Though Evans (2008) identifies a continued need or justification for the responsibility to protect (R2P) by citing the existence of mass atrocities around the world even to this day, there is a contrary perspective that indicates the political and imperial manner in which the R2P doctrine can be used as a cover for hegemonic aims (Gleijeses, 1995). Humanitarian intervention has been used as the excuse of the West, for instance, in various invasions around the world since 9/11 (but well before that as well) on up to the current crisis in Venezuela, over which the U.S. Secretary of State Pompeo and Sen. Rubio along with Ambassador Bolton have been using social media to promote R2P and justify regime change in the South American country in order to drum up support (both domestically and internationally) for American military action in the southern hemisphere.
Stakeholders and Affected Constituencies
Stakeholders in this issue are all ordinary Americans, as they are the ones ultimately who foot the bill for R2P. They are the constituents who are underserved so that a select group of hawks in the State Department can engage in perpetual war abroad for the benefit of their Israeli supporters. However, there are also stakeholders abroad: nations, such as Russia and China, who find themselves having to intervene after U.S. intervention causes a spectacular mess, leading to millions of displaced immigrants flooding into Europe and the spread of terrorism under ISIS (which Russia, fortunately, has been able to thoroughly eradicate since entering in to help Syria at Assad’s request; the U.S.’s presence in Syria was never requested and is to this day an illegal occupation). This public policy one is faced by both the federal government and state governments because many states could benefit were those dollars that are spent on war instead spent on beefing up infrastructure at home, providing free health care to all, and increasing equity in education.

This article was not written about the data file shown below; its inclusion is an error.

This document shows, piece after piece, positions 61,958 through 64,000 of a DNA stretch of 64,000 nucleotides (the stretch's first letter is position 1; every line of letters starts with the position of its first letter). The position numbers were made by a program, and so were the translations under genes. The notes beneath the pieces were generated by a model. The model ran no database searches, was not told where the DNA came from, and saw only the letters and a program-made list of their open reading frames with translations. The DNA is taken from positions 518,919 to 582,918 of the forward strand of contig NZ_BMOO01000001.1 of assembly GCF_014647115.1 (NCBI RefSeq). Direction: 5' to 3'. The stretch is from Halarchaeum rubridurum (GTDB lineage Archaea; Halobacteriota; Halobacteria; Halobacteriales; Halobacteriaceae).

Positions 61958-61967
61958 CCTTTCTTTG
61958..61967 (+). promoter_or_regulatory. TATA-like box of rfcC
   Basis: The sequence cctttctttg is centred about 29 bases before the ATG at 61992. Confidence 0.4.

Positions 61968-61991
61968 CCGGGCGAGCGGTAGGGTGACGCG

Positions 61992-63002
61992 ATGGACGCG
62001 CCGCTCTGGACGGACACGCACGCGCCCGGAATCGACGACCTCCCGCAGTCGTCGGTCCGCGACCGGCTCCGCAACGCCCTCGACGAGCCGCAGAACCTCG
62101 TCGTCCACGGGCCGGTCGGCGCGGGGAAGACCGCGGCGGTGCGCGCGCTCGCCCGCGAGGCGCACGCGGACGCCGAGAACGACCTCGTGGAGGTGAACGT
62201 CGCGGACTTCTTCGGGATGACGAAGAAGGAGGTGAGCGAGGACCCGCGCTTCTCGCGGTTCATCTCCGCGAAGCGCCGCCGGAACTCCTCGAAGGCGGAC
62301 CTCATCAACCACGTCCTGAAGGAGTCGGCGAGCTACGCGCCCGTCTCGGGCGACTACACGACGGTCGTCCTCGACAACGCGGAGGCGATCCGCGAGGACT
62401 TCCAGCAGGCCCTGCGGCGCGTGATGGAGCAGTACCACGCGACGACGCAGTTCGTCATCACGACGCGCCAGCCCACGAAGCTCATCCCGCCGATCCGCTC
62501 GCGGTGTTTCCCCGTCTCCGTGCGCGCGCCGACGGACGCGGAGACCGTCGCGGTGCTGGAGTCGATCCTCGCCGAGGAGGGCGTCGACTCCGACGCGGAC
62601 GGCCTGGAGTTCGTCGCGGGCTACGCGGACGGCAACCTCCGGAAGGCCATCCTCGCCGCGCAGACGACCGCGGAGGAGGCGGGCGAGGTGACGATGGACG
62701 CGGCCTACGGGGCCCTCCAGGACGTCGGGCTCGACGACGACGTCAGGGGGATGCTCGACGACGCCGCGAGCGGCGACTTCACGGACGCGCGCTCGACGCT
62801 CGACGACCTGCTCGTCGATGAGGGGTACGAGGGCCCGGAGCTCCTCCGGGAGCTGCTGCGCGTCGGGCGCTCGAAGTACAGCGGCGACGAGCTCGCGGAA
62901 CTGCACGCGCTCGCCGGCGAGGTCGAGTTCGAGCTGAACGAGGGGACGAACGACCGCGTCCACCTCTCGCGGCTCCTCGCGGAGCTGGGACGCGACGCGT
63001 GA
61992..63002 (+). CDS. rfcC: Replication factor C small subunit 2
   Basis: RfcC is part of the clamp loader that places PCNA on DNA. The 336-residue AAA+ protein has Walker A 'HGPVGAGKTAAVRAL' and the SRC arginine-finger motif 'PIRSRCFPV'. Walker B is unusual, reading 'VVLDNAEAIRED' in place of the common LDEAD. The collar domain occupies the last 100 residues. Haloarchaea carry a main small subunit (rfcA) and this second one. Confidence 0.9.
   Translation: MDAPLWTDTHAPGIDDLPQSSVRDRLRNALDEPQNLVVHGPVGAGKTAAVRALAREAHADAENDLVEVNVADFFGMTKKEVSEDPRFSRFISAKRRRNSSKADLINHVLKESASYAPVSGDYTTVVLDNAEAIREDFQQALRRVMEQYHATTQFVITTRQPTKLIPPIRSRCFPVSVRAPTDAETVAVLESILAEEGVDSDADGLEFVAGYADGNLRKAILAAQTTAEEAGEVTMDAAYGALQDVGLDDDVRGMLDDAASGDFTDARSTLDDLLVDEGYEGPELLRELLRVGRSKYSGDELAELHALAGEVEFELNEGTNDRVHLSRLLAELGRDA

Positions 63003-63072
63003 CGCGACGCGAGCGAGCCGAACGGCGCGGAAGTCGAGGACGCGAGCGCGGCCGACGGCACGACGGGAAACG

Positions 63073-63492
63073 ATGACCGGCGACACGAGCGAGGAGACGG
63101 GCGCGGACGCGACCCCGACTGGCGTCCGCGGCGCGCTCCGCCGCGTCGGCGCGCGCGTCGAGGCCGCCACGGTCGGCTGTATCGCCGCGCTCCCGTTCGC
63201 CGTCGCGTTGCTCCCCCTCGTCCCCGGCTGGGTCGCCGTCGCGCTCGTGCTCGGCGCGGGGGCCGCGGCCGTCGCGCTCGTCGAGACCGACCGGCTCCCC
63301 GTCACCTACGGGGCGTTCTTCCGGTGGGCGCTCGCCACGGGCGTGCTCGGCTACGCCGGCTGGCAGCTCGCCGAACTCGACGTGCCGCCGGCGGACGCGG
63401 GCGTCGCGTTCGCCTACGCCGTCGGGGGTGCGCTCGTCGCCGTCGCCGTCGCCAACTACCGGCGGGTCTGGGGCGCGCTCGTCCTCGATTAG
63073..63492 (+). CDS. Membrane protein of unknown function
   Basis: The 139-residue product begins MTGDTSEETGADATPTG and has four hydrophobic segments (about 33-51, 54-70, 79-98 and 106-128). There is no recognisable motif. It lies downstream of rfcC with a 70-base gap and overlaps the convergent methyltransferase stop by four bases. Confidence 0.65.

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The U.S. has spent nearly $6 trillion on war in the Middle East since 2001 (Macias, 2018). And this is just the cost in dollars on the war itself. There are untold costs in lives and human suffering (Kang et al., 2015). There is also a moral cost of using R2P as an excuse to invade other countries. Ethical considerations include the very real risk that even when R2P appears justified, “humanitarian intervention has negative consequences which overrule its noble intentions” (Welsch, 2003, p. 8)—case in point being the situation of Libya today now serving as a failed state following the Western campaign to end the reign of Gaddafi. Would it be possible to reduce these costs by addressing this issue? Of course. Would there be a cost involved in addressing the issue? Almost certainly. There would be tremendous pushback from the Israeli lobby and those who work for the lobby within the State Department. They are the pragmatists and purists of whom Evans (2015) refers.